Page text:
Alphabet in crime fiction: Jungstedt

J  Mari_Jungstedt
Mari Jungstedt
 is a Swedish journalist and popular crime fiction author. Her first three novels have so far been translated into English by the superb Tiina Nunnally, and I hope the next three will follow soon. The books are set on the island of Gotland, which is near the Oland of Johan Theorin's novels, and feature Detective Superintendent Anders Knutas and journalist Johan Berg. I enjoy Mari Jungstedt's books for three reasons: they are well-plotted crime stories with the accent on police procedural; they provide insight into life on Gotland and the characters of people who live there; and the main characters have domestic lives and problems that develop throughout the series. Knutas is fairly unusual among many current policemen in that he has a good, longstanding marriage, whereas the cosmopolitan Stockholmite Berg is fatally attracted to a local married teacher, Emma, who has two small children, leading to many complications.

I have reviewed for Euro Crime all three of the novels that have been translated into English. Here's a taste of each.

Unseen opens with a description of a dinner party at the house of a young professional couple, Helena and Per, where things get a bit out of hand. The next morning, Helena goes for a walk on the misty beach and is later found murdered, together with her faithful dog. The subsequent police investigation is headed by Inspector Anders Knutas, a sensitive, middle-aged man who is irritated by the intrusion of the media into the case, who have discovered and want to reveal salacious details. Reminiscent of the Kurt Wallander series by Henning Mankell, Knutas and his close-knit team solidly look into all leads, investigating the dead woman's friends and family, in the process revealing much about the lifestyles and history of Gotlanders.

Unspoken is a great read, particularly strong in conveying the frailties of human emotion and in the juxtapositions of the police investigation with the media's reporting as well as the domestic lives of the characters.

Unknown (a.k.a. The Inner Circle). The author has a knack for conveying the apparently trivial yet all-important domestic problems of her characters, as well as a touching sympathy with the victims of the crimes she describes.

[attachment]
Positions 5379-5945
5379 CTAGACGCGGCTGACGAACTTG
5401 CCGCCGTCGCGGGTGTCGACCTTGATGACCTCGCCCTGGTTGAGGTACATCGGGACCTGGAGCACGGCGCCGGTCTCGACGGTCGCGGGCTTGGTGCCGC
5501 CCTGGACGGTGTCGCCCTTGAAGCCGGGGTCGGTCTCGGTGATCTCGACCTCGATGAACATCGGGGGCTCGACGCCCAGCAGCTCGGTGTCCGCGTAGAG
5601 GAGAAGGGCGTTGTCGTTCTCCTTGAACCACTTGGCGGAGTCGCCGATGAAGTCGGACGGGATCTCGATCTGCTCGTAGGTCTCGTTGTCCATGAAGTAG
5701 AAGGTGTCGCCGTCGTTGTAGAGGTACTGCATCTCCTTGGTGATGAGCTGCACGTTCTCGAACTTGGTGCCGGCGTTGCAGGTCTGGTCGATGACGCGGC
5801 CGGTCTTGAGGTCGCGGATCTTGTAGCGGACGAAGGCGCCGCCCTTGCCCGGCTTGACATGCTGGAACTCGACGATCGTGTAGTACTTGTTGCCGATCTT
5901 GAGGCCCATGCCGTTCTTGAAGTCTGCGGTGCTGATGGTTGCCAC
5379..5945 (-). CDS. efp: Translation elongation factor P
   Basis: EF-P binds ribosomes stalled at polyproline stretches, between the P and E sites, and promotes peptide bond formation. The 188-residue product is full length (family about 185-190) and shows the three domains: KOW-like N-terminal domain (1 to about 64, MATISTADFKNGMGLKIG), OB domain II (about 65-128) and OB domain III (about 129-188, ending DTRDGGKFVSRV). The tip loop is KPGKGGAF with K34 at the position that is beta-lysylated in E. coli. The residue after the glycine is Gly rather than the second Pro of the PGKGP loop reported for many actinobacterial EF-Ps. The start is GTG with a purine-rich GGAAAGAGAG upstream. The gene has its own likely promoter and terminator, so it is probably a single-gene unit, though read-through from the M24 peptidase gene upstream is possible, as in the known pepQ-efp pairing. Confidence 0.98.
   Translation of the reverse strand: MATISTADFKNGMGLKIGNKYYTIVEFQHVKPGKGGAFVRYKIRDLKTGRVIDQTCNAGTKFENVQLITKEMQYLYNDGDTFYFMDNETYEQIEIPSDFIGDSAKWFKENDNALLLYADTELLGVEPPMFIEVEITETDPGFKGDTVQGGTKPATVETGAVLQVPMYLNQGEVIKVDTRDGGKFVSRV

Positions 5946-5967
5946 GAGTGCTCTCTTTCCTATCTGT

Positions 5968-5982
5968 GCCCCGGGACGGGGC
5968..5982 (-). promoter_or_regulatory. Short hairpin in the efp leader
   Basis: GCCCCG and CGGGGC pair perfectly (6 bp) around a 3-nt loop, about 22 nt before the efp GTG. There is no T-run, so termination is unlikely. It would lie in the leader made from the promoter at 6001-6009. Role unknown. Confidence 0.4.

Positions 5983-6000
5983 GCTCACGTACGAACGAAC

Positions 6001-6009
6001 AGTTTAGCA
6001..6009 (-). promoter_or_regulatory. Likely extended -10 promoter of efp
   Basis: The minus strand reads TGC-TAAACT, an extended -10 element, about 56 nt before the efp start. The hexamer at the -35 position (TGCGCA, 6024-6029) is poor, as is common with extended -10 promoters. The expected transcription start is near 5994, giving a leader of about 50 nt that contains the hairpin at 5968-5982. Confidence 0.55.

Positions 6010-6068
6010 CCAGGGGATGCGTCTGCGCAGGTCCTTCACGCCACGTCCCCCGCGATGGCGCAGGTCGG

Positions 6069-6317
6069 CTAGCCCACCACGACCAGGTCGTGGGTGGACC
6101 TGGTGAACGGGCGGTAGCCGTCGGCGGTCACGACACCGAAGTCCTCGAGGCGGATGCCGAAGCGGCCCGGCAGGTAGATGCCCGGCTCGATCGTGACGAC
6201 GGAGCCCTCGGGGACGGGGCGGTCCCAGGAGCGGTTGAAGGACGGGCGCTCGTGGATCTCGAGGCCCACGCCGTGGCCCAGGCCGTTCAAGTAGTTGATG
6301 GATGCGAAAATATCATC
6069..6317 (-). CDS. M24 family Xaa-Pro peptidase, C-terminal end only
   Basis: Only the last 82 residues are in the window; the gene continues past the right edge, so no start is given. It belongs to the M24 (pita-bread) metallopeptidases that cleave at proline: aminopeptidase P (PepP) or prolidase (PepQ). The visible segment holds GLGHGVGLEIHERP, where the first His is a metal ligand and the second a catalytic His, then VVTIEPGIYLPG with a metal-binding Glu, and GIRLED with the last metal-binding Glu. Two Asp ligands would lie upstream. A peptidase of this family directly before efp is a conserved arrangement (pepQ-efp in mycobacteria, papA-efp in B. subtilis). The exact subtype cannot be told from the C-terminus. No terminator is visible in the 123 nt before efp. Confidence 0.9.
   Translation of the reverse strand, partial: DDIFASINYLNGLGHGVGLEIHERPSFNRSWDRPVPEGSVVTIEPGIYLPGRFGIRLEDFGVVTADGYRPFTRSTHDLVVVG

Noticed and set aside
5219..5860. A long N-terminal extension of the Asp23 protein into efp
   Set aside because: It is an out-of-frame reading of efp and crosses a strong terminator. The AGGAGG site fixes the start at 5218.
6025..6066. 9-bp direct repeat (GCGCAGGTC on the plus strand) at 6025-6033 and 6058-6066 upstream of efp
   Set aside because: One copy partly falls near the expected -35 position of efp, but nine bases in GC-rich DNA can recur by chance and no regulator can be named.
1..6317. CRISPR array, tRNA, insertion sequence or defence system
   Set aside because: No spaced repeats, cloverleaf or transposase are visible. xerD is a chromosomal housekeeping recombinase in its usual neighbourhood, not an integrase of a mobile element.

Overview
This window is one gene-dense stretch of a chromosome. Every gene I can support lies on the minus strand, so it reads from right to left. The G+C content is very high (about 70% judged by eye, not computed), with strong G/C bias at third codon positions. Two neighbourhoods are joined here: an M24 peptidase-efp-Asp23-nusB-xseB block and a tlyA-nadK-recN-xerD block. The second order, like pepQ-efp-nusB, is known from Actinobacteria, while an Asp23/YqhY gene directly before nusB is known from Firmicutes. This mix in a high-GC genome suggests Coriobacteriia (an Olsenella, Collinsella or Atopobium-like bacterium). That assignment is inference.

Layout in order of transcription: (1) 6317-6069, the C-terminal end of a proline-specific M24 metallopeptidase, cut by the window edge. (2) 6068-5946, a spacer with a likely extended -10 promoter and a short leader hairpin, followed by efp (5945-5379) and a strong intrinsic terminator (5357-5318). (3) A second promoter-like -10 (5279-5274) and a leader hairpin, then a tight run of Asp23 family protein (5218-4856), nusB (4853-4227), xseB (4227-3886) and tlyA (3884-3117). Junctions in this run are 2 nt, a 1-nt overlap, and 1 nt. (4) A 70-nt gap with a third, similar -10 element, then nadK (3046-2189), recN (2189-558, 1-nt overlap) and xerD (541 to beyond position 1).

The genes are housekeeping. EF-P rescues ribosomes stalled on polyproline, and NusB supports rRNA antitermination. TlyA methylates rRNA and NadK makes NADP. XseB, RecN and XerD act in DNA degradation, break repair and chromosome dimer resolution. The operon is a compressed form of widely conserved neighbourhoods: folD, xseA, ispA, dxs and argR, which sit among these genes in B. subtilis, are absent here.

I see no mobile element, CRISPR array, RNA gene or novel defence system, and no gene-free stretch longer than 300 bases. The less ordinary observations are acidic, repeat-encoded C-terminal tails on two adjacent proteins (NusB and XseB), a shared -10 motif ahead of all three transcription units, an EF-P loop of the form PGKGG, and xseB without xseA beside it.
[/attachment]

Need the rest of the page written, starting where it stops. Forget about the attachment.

Even though I felt Unknown was not quite as good as the previous two novels in terms of the plot, I shall definitely return to these books when more are translated, partly because the police-procedural aspects, with the interplay between the detectives, is pretty much on a par (and similar to) Mankell's Wallendar books; and partly because of the excellent way in which TV media politics and the family upheavals of Emma and Johan are portrayed.

Publisher website.

Crime Fiction alphabet series at Petrona.

Mysteries in Paradise, home of the crime fiction alphabet. Visit this link if you would like to participate.


8 thoughts on “Alphabet in crime fiction: Jungstedt

  1. Maxine – Thanks for sharing Jungstedt with us : ). I’m really impressed with your knowledge of Scandanavian crime fiction, which is not one of my strengths. You’re really inspiring me to read more from those authors.

  2. I empathise with Bernadette! I read the first in the series, and really enjoyed it. I possess the second, and you’ve encouraged me to shift it up the pile….

  3. Thanks for this contribution Maxine. I need to get to UNSEEN and UNSPOKEN. I agree with Bernadette – work gets in the way!

  4. Margot, thanks for the comment. I think we are all specialists of one kind or another in our reading, and this is what for me makes it so interesting to read each others’ blogs and reviews. I have become particularly fond of Scandinavian crime fiction it is true, since discovering Euro Crime and the archives there, which give me lots of ideas for what to read next. I like the way that most translated novels from this region focus on plot, character and place, without all the special effects, modern technology and so on. In a way, these classic-style novels are a modern version of the books you know so well, eg Agatha Christie, but without the “cosy” element that I am not so keen on – I prefer more realism.
    Margot and Kerrie- your knowledge of Agatha Christie and other authors leaves me lost in admiration, too! Simiarly for Bernadette and Martin, we all seem to have so many books we want to read, the issue is finding the time πŸ˜‰

  5. Maxine, Tiina has turned in her 4th Mari Jungstedt translation to Transworld, and it should be out next year sometime. I believe it will be called The Killer’s Art. It has to do with the art world on Gotland and in Stockholm…

  6. Following on from Steve,’The Killer’s Art’–is published
    in the UK–by Doubleday on 18/3/10.

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